New York, New York — Auntie lives on the Upper West Side, just across the street from the American Museum of Natural History. And just across the street from where they inflate the giant balloons for the Macy’s Thanksgiving Day Parade.
This does not mean that we had easy access to see the balloons come to life. In fact, we missed it. Crowds were massive and security was super tight. Only one route was open to pedestrian traffic, and it was not the one we planned for. The twins–fresh from a seven-hour car ride from Boston (!)–were having none of it.
So we called an audible. Daddio and the twins played mini-golf at a local school’s PTA fundraiser, while Auntie and I got a pizza. Then we went home to eat it in the warmth and comfort and quiet of her home. It was for the best.
And we learned our lesson. For the actual parade, we decided to make a plan. At least we tried to make a plan. Unfortunately, this is not America’s Thanksgiving Day Parade in Detroit, and we didn’t have my dad’s sneaking skills or secret spots. We didn’t really want to get up at 6am to stake out our place–and then wait for three-plus hours for the parade to start. We didn’t have ladders or even blankets. I was concerned.
We decided to get an early start–but not too early. This meant leaving our hotel around 7am and making our way to the parade route, with a quick stop for coffee and pastries. It was about 7:45 when we got to Central Park West, which was already packed. As in, impassable. At the end of 72nd Street, we reached an impenetrable wall of people.
At least we made it to the end of the block. So we planted our bums on the wall that surrounds the apartment building on the corner (John and Yoko’s home, the Dakota, as it turns out, so that was fun for my Beatles fans). There was nowhere else to go, so that would be our spot.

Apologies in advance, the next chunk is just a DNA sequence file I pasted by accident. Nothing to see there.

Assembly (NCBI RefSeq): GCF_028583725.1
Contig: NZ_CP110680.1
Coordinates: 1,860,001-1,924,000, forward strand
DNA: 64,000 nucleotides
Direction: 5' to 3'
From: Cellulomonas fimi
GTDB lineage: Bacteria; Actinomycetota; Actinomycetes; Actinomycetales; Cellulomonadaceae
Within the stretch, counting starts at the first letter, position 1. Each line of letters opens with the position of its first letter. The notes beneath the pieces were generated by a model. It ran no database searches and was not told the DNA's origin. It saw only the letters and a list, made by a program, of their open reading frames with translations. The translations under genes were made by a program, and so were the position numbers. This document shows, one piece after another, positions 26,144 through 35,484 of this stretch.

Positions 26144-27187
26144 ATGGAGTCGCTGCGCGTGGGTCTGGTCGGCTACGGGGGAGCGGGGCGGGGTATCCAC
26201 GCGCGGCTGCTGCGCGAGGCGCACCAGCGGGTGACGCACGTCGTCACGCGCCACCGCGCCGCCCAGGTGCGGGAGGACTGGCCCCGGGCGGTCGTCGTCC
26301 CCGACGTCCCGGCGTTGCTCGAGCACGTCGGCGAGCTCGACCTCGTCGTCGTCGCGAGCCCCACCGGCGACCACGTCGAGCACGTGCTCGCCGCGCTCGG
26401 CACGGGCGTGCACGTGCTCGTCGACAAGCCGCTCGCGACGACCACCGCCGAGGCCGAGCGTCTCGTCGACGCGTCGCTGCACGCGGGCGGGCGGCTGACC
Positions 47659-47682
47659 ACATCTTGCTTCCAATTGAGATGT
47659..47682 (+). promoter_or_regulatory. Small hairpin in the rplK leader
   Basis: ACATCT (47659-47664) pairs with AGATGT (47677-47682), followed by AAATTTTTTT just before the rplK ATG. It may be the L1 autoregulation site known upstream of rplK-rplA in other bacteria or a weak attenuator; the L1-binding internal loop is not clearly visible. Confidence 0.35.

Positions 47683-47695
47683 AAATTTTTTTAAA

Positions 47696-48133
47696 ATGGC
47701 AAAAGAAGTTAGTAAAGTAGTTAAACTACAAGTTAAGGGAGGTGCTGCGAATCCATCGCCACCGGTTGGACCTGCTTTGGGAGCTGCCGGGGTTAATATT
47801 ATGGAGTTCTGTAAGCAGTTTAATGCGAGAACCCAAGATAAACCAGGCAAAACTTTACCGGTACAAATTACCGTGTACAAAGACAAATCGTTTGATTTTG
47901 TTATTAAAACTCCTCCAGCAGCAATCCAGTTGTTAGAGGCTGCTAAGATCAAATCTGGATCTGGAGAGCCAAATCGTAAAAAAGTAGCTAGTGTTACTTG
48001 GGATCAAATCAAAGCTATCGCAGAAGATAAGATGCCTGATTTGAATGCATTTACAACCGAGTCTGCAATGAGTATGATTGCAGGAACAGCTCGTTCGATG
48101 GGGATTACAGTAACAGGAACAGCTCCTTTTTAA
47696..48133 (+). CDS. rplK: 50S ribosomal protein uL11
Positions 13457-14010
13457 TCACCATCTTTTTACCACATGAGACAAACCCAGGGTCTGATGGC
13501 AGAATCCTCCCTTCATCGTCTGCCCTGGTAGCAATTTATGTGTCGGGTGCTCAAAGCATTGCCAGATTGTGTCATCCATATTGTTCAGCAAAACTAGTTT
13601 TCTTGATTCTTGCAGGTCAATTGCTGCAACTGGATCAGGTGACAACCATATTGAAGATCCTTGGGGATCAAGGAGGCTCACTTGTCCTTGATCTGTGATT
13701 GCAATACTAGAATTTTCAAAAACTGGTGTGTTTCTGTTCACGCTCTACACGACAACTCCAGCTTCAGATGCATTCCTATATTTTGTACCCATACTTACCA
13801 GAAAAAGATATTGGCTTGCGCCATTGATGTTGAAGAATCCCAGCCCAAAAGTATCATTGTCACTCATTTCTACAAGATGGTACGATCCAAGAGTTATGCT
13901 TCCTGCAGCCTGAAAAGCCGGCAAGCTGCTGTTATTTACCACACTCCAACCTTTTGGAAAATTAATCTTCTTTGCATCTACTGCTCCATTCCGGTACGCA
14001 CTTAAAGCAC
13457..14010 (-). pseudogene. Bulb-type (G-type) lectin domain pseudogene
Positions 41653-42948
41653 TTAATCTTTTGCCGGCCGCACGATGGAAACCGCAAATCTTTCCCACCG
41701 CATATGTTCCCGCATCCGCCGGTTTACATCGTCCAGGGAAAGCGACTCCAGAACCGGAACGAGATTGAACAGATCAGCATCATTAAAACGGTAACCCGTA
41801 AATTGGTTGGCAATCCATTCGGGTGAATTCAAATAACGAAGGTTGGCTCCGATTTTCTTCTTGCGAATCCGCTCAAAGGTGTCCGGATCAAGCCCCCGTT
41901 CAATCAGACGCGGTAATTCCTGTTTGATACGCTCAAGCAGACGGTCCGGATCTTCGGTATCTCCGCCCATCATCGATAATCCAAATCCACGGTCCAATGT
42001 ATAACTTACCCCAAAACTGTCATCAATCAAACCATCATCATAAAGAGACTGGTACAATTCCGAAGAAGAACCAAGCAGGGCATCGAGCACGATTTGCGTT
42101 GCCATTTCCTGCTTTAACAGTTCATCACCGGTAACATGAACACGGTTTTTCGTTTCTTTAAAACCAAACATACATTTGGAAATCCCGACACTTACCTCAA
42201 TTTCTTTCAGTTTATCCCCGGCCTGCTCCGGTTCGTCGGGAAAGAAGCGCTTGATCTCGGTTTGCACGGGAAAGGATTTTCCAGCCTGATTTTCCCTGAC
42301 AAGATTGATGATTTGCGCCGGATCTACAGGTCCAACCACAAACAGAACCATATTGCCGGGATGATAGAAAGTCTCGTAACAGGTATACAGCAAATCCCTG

After that, we passed a cold hour. We didn’t have ladders or blankets, but we did have books and balls, so that’s how we kept ourselves entertained. Eventually, the arrival of more and more people interfered with our ball games and we had to stay close to the wall. Soon, the crowds were swarming all around us. Fortunately, the wall meant we could see over the sea of heads, which proved to be crucial.
When the parade finally started, the twins were in good spirits (mostly). The sun was reaching us now, so we were warm. We had a good view of the passing floats and balloons, if not the marching bands. Favorite floats included It’s All Rock & Roll (featuring the world’s biggest Les Paul guitar) and Snoopy’s Dog House, while the Grinch was the favorite balloon. Twin S was loving the music–even dancing, while perched precariously on the wall–as well as heckling the parade and chatting with our neighbors.
Twin V was mostly wondering why we couldn’t go back to Auntie’s apartment and watch the parade on TV. I tried to explain that it’s so much better to fight the crowds and feel the cold and see the real thing in person. I’m not sure he bought it. Then the famous “Wimpy Kid” diarist Greg Heffley came floating by, so that cheered him up for a while.
In any case, we got through the parade with a few good photo ops and no major breakdowns. Success! My big regret was that we could not recognize most of the celebrities on the floats, as we couldn’t see the signs (and I am hopelessly out of touch with pop culture). Next time, I’ll do a little research on that front. But otherwise, I think that experiment went as well as it could have.
Bonus: our spectating spot was near the beginning of the parade route. So afterwards, we could go back to Auntie’s and watch the parade on TV. And everybody was happy.